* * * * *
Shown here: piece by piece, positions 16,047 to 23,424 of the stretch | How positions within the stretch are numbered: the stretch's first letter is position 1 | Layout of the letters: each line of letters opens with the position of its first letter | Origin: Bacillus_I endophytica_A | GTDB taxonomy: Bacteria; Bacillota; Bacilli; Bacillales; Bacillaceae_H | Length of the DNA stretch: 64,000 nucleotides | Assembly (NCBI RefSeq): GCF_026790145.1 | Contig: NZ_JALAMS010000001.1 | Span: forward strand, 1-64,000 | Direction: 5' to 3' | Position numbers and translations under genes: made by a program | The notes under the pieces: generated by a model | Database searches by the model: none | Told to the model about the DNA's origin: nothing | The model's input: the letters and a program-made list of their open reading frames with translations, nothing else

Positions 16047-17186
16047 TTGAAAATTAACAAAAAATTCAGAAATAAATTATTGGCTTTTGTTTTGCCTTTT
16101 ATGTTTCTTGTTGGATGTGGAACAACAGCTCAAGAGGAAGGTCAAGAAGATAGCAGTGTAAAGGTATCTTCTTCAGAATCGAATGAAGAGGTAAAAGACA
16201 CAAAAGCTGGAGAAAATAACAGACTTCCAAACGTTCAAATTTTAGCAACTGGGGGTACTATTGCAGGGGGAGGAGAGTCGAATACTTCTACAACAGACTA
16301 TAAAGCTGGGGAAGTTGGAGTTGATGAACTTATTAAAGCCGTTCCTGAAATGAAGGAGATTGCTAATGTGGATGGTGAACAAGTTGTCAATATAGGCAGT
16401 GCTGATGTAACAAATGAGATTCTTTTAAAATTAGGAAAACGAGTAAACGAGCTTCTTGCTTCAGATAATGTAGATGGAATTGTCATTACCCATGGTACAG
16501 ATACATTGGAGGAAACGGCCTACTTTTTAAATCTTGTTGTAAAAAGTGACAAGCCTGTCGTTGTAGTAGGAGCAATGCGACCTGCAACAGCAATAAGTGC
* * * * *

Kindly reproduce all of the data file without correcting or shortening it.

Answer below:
Shown here: piece by piece, positions 16,047 to 23,424 of the stretch | How positions within the stretch are numbered: the stretch's first letter is position 1 | Layout of the letters: each line of letters opens with the position of its first letter | Origin: Bacillus_I endophytica_A | GTDB taxonomy: Bacteria; Bacillota; Bacilli; Bacillales; Bacillaceae_H | Length of the DNA stretch: 64,000 nucleotides | Assembly (NCBI RefSeq): GCF_026790145.1 | Contig: NZ_JALAMS010000001.1 | Span: forward strand, 1-64,000 | Direction: 5' to 3' | Position numbers and translations under genes: made by a program | The notes under the pieces: generated by a model | Database searches by the model: none | Told to the model about the DNA's origin: nothing | The model's input: the letters and a program-made list of their open reading frames with translations, nothing else

Positions 16047-17186
16047 TTGAAAATTAACAAAAAATTCAGAAATAAATTATTGGCTTTTGTTTTGCCTTTT
16101 ATGTTTCTTGTTGGATGTGGAACAACAGCTCAAGAGGAAGGTCAAGAAGATAGCAGTGTAAAGGTATCTTCTTCAGAATCGAATGAAGAGGTAAAAGACA
16201 CAAAAGCTGGAGAAAATAACAGACTTCCAAACGTTCAAATTTTAGCAACTGGGGGTACTATTGCAGGGGGAGGAGAGTCGAATACTTCTACAACAGACTA
16301 TAAAGCTGGGGAAGTTGGAGTTGATGAACTTATTAAAGCCGTTCCTGAAATGAAGGAGATTGCTAATGTGGATGGTGAACAAGTTGTCAATATAGGCAGT
16401 GCTGATGTAACAAATGAGATTCTTTTAAAATTAGGAAAACGAGTAAACGAGCTTCTTGCTTCAGATAATGTAGATGGAATTGTCATTACCCATGGTACAG
16501 ATACATTGGAGGAAACGGCCTACTTTTTAAATCTTGTTGTAAAAAGTGACAAGCCTGTCGTTGTAGTAGGAGCAATGCGACCTGCAACAGCAATAAGTGC